Is it possible that the bad guys from the comic book universe have finally had a breakthrough into motion pictures? I believe it is with the example of Deadpool. Yes, for most of the western countries, this weekend was Valentine’s weekend and heart-shaped candy boxes and movies were supposed to be the norm. For the rest of us, non-believers of the romanticism of February 14th, we got very well treated with one of the most expected movie releases of 2016 in the shape of Deadpool.
We all have been teased by the R-rated heroes for far too long, until everyone involved in the project decided to go along and be truthful with the source material, and that is a mouthful of fresh air after the array of too serious self-righteous comic books heroes embedded in the flesh of The Avengers, X-Men in the Marvel Universe, and more politically corrected heroes of DC Comics.
After its first couple of days, Deadpool surpassed anyone’s expectations for a movie R-rated in its first weekend. Earning more than $250 million only in the United States, Deadpool is a blunt statement regarding the likes of current movie-goers. Despite the evident success of PG-13 comic book heroes, the success that the sarcastic, cynical, “Merc with a Mouth” got at the box office comes from a very solid truth, fans enjoy watching in a movie what they have imagined coming from the comic books. By imagining, I meant not only the visuals of the comic books, but also regarding dialogues as well. In the case of Deadpool, a comic series anti-hero that came to be out of the liberties given to writers and drawing artists that unleashed a new breed of smart talking character, it was of the utmost importance to maintain that tone in the motion picture universe. That was the main impediment to making a great movie from such a kind of character, since many R-rated movies like Watchmen, The Punisher and Blade toned down to satisfy a rather serious film industry that barely believed in justice-seeking comic book heroes to begin with.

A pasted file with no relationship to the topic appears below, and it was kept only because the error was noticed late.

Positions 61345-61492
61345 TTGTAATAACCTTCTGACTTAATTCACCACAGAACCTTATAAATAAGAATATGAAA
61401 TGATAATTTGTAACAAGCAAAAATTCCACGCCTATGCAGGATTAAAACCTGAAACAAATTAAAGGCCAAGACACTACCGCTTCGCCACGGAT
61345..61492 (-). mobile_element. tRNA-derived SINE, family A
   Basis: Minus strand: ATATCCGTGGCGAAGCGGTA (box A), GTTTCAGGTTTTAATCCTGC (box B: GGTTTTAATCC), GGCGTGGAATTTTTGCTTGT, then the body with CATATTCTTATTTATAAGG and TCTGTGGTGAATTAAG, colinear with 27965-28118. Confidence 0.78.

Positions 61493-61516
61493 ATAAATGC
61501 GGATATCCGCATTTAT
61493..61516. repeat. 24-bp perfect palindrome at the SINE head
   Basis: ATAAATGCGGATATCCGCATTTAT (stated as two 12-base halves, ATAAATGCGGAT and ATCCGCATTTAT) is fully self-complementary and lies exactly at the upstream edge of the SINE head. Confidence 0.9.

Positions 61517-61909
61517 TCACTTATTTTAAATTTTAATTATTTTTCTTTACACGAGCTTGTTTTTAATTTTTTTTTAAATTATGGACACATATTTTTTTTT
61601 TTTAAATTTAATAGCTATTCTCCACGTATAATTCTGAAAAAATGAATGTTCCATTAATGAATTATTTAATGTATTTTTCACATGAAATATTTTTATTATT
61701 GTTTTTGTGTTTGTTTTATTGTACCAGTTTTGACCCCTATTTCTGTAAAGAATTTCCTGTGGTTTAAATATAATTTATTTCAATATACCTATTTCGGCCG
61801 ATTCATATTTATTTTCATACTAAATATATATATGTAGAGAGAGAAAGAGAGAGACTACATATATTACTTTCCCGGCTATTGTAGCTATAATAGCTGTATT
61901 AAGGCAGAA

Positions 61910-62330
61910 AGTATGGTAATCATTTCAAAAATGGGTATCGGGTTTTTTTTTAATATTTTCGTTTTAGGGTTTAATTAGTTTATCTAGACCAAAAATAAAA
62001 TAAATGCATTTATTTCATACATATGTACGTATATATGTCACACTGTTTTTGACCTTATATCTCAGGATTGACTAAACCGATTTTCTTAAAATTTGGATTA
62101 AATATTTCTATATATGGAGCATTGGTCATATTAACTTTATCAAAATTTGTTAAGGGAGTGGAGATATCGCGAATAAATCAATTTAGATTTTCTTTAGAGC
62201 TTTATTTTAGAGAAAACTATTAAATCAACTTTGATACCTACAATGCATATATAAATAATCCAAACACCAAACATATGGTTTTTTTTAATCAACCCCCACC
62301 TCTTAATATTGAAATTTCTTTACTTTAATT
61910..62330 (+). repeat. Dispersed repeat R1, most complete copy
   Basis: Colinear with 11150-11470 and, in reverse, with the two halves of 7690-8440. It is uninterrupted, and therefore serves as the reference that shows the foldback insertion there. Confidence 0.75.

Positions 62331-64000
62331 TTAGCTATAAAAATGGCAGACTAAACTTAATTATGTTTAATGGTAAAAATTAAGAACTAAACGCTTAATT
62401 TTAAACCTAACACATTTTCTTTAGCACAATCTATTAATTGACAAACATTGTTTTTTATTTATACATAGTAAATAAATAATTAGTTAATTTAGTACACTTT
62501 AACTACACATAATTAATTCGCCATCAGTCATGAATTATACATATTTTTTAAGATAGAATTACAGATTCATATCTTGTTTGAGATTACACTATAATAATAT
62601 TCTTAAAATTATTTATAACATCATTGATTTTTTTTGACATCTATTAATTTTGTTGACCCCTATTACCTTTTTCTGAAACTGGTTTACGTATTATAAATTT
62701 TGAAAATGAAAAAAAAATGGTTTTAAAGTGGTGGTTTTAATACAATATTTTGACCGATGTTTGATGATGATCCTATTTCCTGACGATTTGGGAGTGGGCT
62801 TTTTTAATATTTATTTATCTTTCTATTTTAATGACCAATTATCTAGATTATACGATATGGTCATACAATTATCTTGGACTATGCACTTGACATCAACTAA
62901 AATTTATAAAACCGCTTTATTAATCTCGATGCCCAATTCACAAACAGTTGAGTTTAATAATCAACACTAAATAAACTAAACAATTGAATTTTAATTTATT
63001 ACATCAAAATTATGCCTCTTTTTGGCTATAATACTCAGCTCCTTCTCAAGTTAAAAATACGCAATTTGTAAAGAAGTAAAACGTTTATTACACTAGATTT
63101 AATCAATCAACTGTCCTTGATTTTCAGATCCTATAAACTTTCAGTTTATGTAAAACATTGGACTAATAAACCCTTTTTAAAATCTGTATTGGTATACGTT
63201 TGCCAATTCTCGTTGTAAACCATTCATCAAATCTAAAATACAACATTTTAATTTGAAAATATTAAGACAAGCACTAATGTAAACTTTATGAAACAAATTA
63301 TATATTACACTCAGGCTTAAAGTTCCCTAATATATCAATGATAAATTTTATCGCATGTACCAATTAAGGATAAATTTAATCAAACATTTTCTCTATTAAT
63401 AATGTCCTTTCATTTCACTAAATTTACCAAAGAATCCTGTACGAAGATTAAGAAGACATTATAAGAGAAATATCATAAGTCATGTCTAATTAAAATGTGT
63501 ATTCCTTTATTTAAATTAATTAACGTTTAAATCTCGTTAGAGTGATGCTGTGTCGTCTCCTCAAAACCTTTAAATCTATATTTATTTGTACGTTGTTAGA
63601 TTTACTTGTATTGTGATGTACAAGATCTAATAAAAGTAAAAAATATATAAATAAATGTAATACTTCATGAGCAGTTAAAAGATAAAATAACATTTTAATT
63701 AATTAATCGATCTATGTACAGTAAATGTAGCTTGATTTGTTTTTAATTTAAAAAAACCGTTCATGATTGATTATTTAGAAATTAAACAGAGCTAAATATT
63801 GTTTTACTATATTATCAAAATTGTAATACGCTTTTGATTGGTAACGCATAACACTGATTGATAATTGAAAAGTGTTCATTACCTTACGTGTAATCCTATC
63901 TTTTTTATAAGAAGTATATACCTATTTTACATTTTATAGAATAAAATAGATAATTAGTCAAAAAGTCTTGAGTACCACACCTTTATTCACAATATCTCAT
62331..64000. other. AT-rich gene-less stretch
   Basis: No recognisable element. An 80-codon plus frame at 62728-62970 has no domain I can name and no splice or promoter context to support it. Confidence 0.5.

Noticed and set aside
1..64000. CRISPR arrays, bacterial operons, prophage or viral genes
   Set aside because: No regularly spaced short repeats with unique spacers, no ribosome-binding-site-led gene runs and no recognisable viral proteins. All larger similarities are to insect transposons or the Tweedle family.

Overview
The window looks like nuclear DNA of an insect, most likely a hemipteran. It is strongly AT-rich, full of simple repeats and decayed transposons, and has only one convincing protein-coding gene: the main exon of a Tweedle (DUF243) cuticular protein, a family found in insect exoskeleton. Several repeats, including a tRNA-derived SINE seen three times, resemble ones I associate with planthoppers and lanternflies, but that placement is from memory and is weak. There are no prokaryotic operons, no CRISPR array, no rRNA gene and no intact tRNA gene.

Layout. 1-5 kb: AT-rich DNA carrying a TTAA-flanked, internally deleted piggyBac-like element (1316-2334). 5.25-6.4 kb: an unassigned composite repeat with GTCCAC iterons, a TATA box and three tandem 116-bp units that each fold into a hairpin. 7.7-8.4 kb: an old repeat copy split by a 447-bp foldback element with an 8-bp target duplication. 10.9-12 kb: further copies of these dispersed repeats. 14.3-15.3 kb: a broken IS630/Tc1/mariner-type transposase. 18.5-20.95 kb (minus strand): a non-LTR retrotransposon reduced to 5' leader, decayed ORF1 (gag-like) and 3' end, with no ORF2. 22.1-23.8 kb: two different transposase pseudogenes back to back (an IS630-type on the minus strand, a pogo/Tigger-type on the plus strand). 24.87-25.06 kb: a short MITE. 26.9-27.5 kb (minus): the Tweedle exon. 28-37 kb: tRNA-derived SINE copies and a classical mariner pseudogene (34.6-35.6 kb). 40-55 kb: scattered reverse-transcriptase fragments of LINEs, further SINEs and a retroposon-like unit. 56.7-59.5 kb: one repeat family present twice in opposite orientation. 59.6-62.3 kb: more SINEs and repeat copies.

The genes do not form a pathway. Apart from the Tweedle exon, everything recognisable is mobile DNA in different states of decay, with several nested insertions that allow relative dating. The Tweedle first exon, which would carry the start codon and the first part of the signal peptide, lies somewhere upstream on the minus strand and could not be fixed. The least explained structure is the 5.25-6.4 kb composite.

The making of Deadpool into a movie is a tale of legends now with Ryan Reynolds as the poster boy of the campaign to make it happen. But the real “magic hand” that was able to create enough thrust into the movie industry was the passion of fans. First incentivized by the leaking of scripts and later by leaks on the special effects test, comic book’s fans of Deadpool first solo series were ecstatic and willing to enter into battle to make the movie happen. After many hesitations, doubts, and budget cuts, the result is a film true to the comic book series created back in 1997. If it was a leap of faith from 20th Century Fox considering the rather poor reception of other R-rated comic book adaptations, it certainly paid off. For fans, the general response seems very positive, plus the publicity campaign which started almost a year ago was relentless, testing publicity limits by playing with the very nature of Deadpool proved to be very successful.
Is it possible that the door is opened for more adult-oriented comic book adaptations? The answer to this question I believe will come once Suicide Squad premiers. We must remember that this movie has also been flirting with us for almost a year. But there is a significant difference between Deadpool and Suicide Squad, which is the way the characters evolved and how they are being portrayed. Deadpool’s success as a movie not only relies on its close relation to the original material but also in the actor who is playing the title role. Ryan Reynolds has a sense of humor comparable to Wade Wilson, which is full of sarcasm, one-line jokes full of nerd and pop culture; which makes his performance more fluid. In the Suicide Squad movies, we have so far just the looks, I wonder if the looks and the dialogues match the level of psychosis the anti-hero squad should have, perhaps we will encounter a more varied movie experience for any adult in the house. Because, at the end of the day especially in our modern culture, adults need more to connect to their teenager inner self once in awhile.